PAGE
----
Mark Schmitt argues that a 59-vote Democratic caucus will be an improvement.
Sixty votes not only put Lieberman and Nelson in charge, it meant that every little twist and turn in political life became the difference between total policy deadlock and historically breathtaking progress. A butterfly flaps its wings in Uruguay, and health reform survives or dies. Just as a few hundred votes in Minnesota created the 60-vote majority, a bizarrely incompetent candidate in Massachusetts took it away, but if it had not been that, it would have been something else.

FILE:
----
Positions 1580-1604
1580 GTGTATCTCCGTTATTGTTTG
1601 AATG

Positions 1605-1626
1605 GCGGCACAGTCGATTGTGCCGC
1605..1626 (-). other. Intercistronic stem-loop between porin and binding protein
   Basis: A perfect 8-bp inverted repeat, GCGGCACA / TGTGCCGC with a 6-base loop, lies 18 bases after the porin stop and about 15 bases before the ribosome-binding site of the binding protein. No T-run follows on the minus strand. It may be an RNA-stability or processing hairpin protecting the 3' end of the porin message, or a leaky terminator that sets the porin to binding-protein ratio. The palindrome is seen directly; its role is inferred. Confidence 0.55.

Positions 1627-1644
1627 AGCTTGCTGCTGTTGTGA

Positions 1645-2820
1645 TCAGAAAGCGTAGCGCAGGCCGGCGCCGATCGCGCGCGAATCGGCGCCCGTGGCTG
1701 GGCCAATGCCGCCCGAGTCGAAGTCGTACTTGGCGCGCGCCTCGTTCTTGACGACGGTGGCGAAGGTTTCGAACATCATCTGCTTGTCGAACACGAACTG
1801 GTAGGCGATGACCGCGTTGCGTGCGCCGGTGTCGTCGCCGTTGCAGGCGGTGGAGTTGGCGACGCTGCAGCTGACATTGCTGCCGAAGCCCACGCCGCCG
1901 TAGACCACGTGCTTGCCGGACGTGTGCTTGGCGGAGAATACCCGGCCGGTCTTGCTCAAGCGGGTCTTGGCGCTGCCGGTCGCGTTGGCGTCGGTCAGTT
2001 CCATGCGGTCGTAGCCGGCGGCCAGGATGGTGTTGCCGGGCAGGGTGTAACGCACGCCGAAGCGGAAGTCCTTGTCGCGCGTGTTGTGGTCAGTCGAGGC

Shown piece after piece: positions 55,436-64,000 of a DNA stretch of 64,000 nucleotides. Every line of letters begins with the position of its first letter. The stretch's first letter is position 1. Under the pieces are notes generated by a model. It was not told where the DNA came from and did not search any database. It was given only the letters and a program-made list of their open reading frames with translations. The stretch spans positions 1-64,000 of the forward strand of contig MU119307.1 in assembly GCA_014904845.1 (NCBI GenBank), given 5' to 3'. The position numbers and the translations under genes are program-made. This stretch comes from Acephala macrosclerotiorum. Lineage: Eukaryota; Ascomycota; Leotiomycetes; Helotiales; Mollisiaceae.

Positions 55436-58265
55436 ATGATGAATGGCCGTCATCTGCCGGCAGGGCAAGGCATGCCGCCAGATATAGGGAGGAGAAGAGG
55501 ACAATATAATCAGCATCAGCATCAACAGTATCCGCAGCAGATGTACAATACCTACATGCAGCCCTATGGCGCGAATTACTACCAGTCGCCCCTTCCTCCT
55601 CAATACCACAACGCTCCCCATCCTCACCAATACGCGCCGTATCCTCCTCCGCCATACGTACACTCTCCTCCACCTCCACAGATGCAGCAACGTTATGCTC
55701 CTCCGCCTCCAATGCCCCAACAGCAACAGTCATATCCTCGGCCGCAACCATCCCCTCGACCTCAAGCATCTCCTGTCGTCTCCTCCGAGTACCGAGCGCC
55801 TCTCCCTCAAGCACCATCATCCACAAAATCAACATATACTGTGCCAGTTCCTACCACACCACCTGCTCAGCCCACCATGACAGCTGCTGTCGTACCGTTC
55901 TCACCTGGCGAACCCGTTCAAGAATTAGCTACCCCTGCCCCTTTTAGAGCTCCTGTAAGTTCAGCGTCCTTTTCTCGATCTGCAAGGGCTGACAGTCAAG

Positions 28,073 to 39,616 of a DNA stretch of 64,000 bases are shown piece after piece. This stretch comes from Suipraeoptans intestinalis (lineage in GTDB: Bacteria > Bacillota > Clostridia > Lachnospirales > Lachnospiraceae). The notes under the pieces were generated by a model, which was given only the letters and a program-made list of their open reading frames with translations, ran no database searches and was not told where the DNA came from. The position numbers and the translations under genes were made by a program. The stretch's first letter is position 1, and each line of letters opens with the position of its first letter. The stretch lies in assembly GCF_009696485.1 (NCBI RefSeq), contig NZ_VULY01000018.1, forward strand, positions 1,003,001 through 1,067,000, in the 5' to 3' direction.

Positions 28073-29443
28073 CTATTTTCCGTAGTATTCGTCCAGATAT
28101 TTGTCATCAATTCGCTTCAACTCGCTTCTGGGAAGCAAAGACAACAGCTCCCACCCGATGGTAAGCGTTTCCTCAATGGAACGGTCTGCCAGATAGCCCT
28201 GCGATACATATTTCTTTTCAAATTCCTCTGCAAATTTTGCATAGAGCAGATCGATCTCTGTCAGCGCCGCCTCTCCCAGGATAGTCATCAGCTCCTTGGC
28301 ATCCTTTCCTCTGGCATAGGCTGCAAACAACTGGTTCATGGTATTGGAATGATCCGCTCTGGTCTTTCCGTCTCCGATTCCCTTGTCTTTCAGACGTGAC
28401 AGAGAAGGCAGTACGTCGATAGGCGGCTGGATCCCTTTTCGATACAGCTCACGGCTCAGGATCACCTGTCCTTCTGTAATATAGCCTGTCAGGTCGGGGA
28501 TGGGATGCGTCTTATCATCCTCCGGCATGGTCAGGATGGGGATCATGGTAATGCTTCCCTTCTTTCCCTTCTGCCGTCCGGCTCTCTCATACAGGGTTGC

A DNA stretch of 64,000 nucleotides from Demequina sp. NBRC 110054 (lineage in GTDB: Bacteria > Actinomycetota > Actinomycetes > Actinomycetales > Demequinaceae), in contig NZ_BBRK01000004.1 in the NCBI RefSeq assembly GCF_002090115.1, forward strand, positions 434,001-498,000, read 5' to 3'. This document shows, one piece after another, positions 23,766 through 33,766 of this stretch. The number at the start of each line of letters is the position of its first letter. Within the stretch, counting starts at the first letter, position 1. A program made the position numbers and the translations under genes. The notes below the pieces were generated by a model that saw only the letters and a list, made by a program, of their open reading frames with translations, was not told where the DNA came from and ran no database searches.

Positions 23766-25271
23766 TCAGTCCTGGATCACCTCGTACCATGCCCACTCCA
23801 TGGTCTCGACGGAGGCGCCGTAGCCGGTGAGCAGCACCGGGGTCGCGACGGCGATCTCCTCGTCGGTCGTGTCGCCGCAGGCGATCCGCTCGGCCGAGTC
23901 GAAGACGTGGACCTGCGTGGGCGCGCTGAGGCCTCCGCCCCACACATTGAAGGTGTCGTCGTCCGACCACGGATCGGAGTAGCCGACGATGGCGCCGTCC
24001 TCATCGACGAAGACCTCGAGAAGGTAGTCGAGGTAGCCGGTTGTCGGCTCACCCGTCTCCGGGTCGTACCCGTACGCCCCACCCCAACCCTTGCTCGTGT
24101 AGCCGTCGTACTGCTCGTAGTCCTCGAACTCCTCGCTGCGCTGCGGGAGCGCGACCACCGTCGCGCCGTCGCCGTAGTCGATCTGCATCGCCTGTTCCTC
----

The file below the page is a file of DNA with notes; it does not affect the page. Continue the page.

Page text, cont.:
Certainly the main lesson I've gotten from the health care reform debate is the need to reform the Senate and do away with the supermajority.